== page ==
Whenever I hear that a company has been defrauded by a business email compromise (BEC) scam, it leaves me scratching my head as to how this simple, avoidable scheme is still working. These scams, which are also frequently referred to as CEO fraud, have been in play pretty regularly now for the past two years, and they’ve been well reported on. At AFP, we’ve certainly tried to do our part, releasing both a Treasury in Practice guide and an AFP Payments guide on these scams in the past year. So why then, are people still falling for them?
The sad fact is that somehow, the message just isn’t getting across fast enough. Earlier this month, I was leading a presentation for about 30 practitioners, and when I asked how many of them knew what BEC scams were, only about four raised their hands. It stunned me that more people hadn’t heard about this fraud.
But perhaps this shouldn’t have come as a surprise. As we saw earlier this year in the results of the 2016 AFP Payments Fraud and Control Survey, 64 percent of respondents said their organizations were exposed to BEC scams. The surge in these scams was so dramatic that wire fraud, which is the typical vehicle for BEC scams, jumped from 27 to 48 percent year over year. So even though BEC scams have been in the news since 2014, we all need to do a better job of making organizations aware of what they are and how to stop them before they start.
What is a BEC scam?
Often called the top fraud threat to corporate treasury and finance, BEC scams typically target companies that make routine wire transfers to foreign suppliers and businesses. A company will generally receive and email requesting a transfer that appears to come from a high-ranking executive or a supplier. But that email is actually from a hacked or "spoofed" email account. If the recipient of the email believes the request to be legitimate and transfers the money, it's often nearly impossible to get it back.
BEC scammers are good at impersonating employees and suppliers because they usually begin by sending a phishing email to multiple employees months in advance. If one of the employees clicks on that email, it will grant the fraudster the ability to monitor that email account, where they can pick up on little details about the company's executives and suppliers so they can better impersonate them. Once the fraudster gathers enough information, they send an email to the appropriate party for the transfer request.
When impersonating a CEO or CFO, the BEC scammer will often pick a day that they know the real executive is out of the office. They will also usually imply in their email that the transfer is for some sort of urgent deal and will stress confidentiality, requesting that the email recipient not share this information with anyone. And employees frequently fall for this because they're afraid that if they push back at all against this high-ranking executive, their jobs could be in jeopardy.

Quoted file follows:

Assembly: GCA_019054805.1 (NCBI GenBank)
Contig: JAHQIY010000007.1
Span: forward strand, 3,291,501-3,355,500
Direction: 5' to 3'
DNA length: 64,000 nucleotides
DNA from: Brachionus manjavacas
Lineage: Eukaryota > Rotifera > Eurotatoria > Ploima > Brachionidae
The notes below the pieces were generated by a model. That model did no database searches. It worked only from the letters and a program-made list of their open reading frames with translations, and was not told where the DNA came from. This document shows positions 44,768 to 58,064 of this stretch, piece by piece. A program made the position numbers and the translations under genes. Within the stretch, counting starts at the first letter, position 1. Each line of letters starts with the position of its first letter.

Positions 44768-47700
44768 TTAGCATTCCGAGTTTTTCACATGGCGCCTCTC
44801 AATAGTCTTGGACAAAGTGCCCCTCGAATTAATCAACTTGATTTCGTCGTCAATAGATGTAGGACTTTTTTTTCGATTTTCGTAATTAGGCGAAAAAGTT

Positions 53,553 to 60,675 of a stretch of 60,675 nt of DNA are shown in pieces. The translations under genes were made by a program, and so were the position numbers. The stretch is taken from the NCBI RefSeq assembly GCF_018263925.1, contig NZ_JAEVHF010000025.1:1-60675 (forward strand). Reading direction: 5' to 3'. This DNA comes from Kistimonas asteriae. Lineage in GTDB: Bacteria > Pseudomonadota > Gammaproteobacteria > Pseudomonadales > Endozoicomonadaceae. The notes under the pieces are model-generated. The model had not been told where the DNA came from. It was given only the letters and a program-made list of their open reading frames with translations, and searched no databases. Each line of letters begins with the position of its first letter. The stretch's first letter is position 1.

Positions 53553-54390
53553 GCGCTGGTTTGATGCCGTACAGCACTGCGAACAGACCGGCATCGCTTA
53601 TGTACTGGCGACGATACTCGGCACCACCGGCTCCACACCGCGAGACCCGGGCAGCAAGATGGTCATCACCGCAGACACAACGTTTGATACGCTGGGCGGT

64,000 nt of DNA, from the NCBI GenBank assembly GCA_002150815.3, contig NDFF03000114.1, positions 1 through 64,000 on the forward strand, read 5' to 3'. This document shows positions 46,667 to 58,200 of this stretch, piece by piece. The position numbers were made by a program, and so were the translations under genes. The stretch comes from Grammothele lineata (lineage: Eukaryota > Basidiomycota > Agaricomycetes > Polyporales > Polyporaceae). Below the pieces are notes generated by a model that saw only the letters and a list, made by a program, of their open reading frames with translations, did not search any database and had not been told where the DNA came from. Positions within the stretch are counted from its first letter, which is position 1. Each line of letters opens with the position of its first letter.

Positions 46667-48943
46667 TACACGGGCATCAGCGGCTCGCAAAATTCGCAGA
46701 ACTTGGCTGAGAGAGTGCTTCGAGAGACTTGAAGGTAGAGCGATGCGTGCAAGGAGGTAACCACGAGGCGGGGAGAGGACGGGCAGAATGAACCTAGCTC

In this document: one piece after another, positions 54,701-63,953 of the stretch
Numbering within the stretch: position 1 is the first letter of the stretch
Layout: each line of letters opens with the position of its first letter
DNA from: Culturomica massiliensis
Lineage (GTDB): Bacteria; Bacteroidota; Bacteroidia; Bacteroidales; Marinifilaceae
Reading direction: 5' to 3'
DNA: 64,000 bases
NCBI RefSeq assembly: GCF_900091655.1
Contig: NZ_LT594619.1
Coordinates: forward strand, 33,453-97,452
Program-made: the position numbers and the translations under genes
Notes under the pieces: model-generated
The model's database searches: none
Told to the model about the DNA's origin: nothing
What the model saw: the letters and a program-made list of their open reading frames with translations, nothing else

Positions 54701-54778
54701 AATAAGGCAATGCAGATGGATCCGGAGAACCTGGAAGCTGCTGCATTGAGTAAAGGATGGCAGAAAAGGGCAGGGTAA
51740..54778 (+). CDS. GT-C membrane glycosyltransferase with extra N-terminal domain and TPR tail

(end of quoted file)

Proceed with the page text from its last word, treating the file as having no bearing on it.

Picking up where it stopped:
Even AFP has been encountered BEC scams. Earlier this year, I received an email that appeared to be from our president and CEO Jim Kaitz, about making a payment. The email didn’t actually ask me to make a payment initially; it simply requested that I reply to the message so that it could send me the beneficiary information. So it was only a first step to develop some kind of trust between me and the other party. So I walked over to our CEO’s office to let him know I had received a suspicious email that look like if was from him, and of course he wasn’t there. So I hit “reply” on the message to see if our CEO’s email address came up. Sure enough, the reply was going to a completely different address.
How to prevent BEC scams
BEC scams aren’t an inherently difficult type of fraud to thwart. You just have to be ready and put in place certain protocols so that if you do receive an email request for a wire transfer, you can determine whether it is legitimate or not.
- Make sure that you can’t initiate a payment based solely on an email. If you really want to use email for sending payment instructions, you must follow it up with a phone call.
- Phone calls must be made to previously known numbers. If you are verifying payment instructions over the phone, make sure you call a number you already have on file and not one that was sent in the email.
- Implement dual authorization. Require that at least two employees sign off on any payment that goes out due to an email request.
- Make sure all staff members are on the same page. The CEO needs to be aware that an AP clerk will not, under any circumstances, send a payment based on nothing more than an email request. Executives need to be aware that lower-level employees must follow these protocols.
Following these simple steps can potentially save your organization millions of dollars. If you follow these protocols, BEC scams should no longer be an issue. The problem has been that companies haven’t been putting these measures in place, and the fraud has been allowed to slip through.
For more tips on recognizing and preventing BEC scams, download Trust, But Verify: How to Stop Business Email Compromise Attacks.To read more of my blogs on payments, just click the 'follo